Tuesday, September 25, 2018

Nobody Is Ever Told That

Yogi Berra once said, "When you come to a fork in the road, take it."  That always gets a laugh, but it's not much help when you're looking for guidance.  Robert Frost's poem "The Road Not Taken" describes a process for deciding which fork in the road to take, but shows nothing of what might have happened if you had picked the other road.  C S Lewis wrote, in The Chronicles of Narnia, "'To know what would have happened, child?' said Aslan. 'No. Nobody is ever told that.'"

So we all get one chance at each fork we encounter in the path of life.  Then "way leads on to way" and we never get to come back and see where the other path would have led us.

There are a few major decisions I've made in my life that I just know were life-changing decisions.  For example, I was 3 weeks away from receiving my commission as an officer in the U S Air Force in December of 1969 when the first Nixon Draft Lottery results were published.  I came up with a very high number and probably would not be drafted.  But I was already in the service.  My decision, though, was not made for me.  I could have dropped out of Air Force Officer Training School at that point and reverted to being a civilian college grad looking for a job.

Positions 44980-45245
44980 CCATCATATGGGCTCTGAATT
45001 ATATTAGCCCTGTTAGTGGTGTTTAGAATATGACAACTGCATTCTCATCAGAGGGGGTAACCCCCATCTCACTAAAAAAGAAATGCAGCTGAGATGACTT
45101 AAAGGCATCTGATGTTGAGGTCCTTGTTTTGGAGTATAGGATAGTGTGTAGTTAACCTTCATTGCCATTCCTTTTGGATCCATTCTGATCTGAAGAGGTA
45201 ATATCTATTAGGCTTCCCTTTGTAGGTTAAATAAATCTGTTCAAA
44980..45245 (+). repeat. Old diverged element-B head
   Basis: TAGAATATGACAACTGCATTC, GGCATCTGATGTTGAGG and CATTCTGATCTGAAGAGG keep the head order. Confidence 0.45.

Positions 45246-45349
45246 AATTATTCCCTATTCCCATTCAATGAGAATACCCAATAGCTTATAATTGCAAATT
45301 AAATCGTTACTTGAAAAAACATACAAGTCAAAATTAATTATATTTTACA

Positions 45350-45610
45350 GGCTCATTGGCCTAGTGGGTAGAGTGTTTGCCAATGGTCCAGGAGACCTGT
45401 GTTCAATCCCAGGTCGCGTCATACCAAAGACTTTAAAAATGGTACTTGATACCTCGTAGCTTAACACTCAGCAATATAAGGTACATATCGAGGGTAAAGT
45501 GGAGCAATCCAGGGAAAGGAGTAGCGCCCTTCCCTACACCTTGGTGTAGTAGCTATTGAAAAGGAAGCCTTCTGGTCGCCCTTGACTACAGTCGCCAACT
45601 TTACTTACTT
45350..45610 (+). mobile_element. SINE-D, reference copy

What would have happened if I'd gotten out?  "Nobody is ever told that."

Okay, no question, choosing to complete my training and receive my 2nd Lieutenant bars was a life-changing decision.  That's easy to see.  But we make small decisions every day.  Like deciding to take a different route on the way home from work.  What would have happened if we'd taken the usual one?  "Nobody is ever told that."

I've been working on an autobiographical novel that will follow my life, relatively factually, up until that December 1, 1969, decision I made to stick with the USAF. I want to speculate (hence the "novel" designation) about what I would have become without the military phase of my life.

But how might my life have changed before that momentous decision?

I was an adolescent in 1960 when I figured out what girls were for.  Or at least one of the things girls were for.  I was with the neighbor girl in the woods in back of my house one summer afternoon and time passed swiftly and unnoticed.  When my mother called me for dinner, I was suddenly terrified of my folks finding out I had spent all afternoon with a girl in the woods!  I made her go back a different way and I showed up for dinner alone.  Turns out that girl didn't have much to do with me after that.

What if she and I had come out of the woods together?  What if Mom had invited her to eat with us?  What if she had got permission from her mom?  What if we had seen more and more of each other?  What would have happened to my life?

"Nobody is ever told that."

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